Quick Reference Guide (this is the guide that comes with our Worm bins)
                                      Starting Your Composter
There are three trays.  The bottom tray is just a catch basin for errant worms.  Start your worms
in the middle tray.
  • Fill the tray about 2/3 full with shredded newspaper or any fluffy water-absorbent medium
    you choose.  (Yours already has paper in it.) This is the worm, ‘bedding’ – the place the
    worms will hang out when they’re not eating.   Plain old dirt also works!
  • Moisten the bedding slightly to the same sogginess as a wrung-out sponge.
  • Toss in a handful of dirt.  You can use sand, but don’t use beach sand.  Dirt is easier;  the
    worms’ digestive system needs some grit to help break down the food.
  • Add your kitchen scraps! We bury the food into the bedding to help cut down on the
    general icky-ness.  Don’t overfeed!  Check the tray every few days and add food and/or
    additional moisture as needed.  
  • Drop in the worms, stack the empty top tray over it and cover.

  Maintaining Your Composter
When there is no room in the middle tray for more scraps, simply add bedding and scraps to the
top layer.  The worms will naturally migrate upward to the new food source, leaving the bottom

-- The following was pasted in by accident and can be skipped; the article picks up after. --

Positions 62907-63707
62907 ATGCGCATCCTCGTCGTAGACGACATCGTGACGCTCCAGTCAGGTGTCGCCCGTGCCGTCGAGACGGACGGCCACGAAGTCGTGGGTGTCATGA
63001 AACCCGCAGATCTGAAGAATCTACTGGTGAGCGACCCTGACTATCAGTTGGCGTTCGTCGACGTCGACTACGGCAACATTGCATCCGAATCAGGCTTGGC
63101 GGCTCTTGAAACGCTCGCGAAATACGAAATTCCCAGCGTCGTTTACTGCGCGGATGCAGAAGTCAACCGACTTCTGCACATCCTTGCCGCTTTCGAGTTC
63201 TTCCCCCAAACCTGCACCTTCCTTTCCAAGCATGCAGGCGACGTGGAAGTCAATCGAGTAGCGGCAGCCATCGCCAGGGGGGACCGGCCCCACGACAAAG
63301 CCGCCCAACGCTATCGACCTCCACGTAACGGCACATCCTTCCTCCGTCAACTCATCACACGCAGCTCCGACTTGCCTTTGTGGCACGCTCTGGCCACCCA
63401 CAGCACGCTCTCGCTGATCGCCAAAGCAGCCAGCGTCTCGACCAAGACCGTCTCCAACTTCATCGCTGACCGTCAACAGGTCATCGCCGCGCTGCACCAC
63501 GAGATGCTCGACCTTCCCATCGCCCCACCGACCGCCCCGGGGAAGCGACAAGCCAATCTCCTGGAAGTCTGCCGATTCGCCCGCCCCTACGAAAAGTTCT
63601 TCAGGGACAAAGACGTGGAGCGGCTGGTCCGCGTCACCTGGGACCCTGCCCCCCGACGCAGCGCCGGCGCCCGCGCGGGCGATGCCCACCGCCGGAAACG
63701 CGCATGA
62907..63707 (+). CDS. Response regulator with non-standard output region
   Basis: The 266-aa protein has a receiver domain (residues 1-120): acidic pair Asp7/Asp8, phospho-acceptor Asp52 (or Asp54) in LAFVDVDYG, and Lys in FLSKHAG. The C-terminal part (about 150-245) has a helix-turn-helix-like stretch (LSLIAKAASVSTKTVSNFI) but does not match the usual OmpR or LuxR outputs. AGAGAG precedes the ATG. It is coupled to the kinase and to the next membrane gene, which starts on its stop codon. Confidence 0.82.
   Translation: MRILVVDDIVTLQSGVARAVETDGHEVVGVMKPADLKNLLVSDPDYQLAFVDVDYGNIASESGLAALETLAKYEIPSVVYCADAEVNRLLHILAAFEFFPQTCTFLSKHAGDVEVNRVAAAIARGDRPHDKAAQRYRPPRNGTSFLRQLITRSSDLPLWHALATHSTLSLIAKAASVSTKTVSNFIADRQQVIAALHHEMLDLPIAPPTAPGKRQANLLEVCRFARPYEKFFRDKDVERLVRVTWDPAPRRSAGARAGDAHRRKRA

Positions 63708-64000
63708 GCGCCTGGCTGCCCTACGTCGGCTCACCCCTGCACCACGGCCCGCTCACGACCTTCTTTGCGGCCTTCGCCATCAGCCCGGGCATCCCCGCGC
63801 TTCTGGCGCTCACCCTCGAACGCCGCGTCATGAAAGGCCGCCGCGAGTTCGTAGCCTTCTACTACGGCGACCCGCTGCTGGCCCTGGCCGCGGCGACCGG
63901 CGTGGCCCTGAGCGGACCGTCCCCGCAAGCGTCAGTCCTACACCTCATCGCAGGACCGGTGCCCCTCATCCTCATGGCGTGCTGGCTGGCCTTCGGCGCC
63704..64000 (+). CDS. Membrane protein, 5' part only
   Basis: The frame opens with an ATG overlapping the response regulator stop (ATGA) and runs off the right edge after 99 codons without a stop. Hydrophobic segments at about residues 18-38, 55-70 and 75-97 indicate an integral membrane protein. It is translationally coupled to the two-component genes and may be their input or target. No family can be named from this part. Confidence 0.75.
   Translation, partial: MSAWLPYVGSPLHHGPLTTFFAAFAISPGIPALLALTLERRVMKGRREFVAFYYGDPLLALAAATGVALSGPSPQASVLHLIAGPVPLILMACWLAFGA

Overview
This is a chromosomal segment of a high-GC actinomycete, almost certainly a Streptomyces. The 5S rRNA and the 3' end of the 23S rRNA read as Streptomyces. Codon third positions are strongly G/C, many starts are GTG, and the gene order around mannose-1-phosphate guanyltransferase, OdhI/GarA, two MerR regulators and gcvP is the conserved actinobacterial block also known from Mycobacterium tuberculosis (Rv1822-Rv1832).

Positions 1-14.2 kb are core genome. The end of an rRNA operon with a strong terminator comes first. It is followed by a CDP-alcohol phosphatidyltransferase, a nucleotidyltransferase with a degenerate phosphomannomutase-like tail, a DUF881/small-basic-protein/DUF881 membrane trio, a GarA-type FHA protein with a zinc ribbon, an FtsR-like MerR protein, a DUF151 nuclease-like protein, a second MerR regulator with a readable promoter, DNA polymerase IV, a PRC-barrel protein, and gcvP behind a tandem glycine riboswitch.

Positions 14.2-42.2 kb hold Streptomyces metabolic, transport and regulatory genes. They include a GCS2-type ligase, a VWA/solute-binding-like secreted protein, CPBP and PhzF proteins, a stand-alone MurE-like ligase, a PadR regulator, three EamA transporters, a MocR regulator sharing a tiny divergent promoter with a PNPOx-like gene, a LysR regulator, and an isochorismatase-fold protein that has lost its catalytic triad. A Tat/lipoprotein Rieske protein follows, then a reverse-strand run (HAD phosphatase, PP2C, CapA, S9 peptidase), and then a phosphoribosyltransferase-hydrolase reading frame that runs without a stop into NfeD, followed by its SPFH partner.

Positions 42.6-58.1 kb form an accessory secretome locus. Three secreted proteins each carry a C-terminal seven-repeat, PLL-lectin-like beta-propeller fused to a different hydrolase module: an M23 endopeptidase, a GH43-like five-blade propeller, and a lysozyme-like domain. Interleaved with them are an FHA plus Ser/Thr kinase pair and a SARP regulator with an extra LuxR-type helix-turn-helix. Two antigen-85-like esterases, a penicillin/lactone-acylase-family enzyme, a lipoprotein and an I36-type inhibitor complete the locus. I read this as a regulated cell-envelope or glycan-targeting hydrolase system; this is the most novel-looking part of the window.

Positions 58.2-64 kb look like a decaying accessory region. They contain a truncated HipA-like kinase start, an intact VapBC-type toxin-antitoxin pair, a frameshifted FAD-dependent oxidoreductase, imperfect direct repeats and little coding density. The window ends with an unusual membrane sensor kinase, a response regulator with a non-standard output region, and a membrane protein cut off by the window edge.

tray filled with your compost!  Simply remove the tray, collect the compost, and now it’s ready to
be the top tray!  Enjoy!
  • Your new worms are Blueworms, Perionyx excavatus
  • They eat their own weight in food each day.
  • Given ideal conditions, each of your worms can produce up to 20 eggs
    each week, maturing in 3-5 weeks after hatching.
  • Water is important!  Keep the beds moist: “wrung-out sponge” is good,
    swimming pool is not!  
  • Worms like dark, cool places.  Keep the cover on the worm bin and don’
    t put it out in the sun!
  • Fruit and Veggies, most kitchen scraps.  Avoid using meat products as
    they tend to spoil and get stinky before the worms can eat them.  
  • Ground eggshells are great for pH balance and as grit.  Avoid yard
    scraps; they can heat up the bin and cook the worms!